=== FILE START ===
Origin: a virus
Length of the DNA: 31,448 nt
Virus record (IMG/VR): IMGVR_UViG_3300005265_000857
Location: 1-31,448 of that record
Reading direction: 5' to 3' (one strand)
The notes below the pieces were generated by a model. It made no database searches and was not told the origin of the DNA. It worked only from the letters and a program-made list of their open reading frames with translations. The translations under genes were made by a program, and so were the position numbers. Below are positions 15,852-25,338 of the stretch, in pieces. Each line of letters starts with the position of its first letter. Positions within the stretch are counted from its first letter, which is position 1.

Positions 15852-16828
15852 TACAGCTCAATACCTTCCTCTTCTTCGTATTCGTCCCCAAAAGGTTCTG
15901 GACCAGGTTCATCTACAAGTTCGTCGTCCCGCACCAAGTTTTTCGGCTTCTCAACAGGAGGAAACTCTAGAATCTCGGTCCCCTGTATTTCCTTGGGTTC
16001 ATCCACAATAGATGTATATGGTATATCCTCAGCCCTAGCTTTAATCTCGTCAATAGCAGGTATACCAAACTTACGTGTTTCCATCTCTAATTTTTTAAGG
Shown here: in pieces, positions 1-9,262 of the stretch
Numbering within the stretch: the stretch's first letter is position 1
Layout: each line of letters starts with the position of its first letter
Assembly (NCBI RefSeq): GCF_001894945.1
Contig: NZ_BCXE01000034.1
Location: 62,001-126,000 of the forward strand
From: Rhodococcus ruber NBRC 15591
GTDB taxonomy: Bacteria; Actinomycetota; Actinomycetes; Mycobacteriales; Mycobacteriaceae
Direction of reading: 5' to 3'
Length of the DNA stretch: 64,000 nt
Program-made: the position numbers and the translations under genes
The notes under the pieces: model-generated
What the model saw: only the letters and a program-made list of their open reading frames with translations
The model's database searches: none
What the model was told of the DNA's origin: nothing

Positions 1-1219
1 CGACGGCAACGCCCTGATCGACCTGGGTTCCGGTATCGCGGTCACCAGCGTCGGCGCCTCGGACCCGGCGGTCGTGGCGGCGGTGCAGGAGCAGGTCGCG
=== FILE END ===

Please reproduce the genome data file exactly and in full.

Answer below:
Origin: a virus
Length of the DNA: 31,448 nt
Virus record (IMG/VR): IMGVR_UViG_3300005265_000857
Location: 1-31,448 of that record
Reading direction: 5' to 3' (one strand)
The notes below the pieces were generated by a model. It made no database searches and was not told the origin of the DNA. It worked only from the letters and a program-made list of their open reading frames with translations. The translations under genes were made by a program, and so were the position numbers. Below are positions 15,852-25,338 of the stretch, in pieces. Each line of letters starts with the position of its first letter. Positions within the stretch are counted from its first letter, which is position 1.

Positions 15852-16828
15852 TACAGCTCAATACCTTCCTCTTCTTCGTATTCGTCCCCAAAAGGTTCTG
15901 GACCAGGTTCATCTACAAGTTCGTCGTCCCGCACCAAGTTTTTCGGCTTCTCAACAGGAGGAAACTCTAGAATCTCGGTCCCCTGTATTTCCTTGGGTTC
16001 ATCCACAATAGATGTATATGGTATATCCTCAGCCCTAGCTTTAATCTCGTCAATAGCAGGTATACCAAACTTACGTGTTTCCATCTCTAATTTTTTAAGG
Shown here: in pieces, positions 1-9,262 of the stretch
Numbering within the stretch: the stretch's first letter is position 1
Layout: each line of letters starts with the position of its first letter
Assembly (NCBI RefSeq): GCF_001894945.1
Contig: NZ_BCXE01000034.1
Location: 62,001-126,000 of the forward strand
From: Rhodococcus ruber NBRC 15591
GTDB taxonomy: Bacteria; Actinomycetota; Actinomycetes; Mycobacteriales; Mycobacteriaceae
Direction of reading: 5' to 3'
Length of the DNA stretch: 64,000 nt
Program-made: the position numbers and the translations under genes
The notes under the pieces: model-generated
What the model saw: only the letters and a program-made list of their open reading frames with translations
The model's database searches: none
What the model was told of the DNA's origin: nothing

Positions 1-1219
1 CGACGGCAACGCCCTGATCGACCTGGGTTCCGGTATCGCGGTCACCAGCGTCGGCGCCTCGGACCCGGCGGTCGTGGCGGCGGTGCAGGAGCAGGTCGCG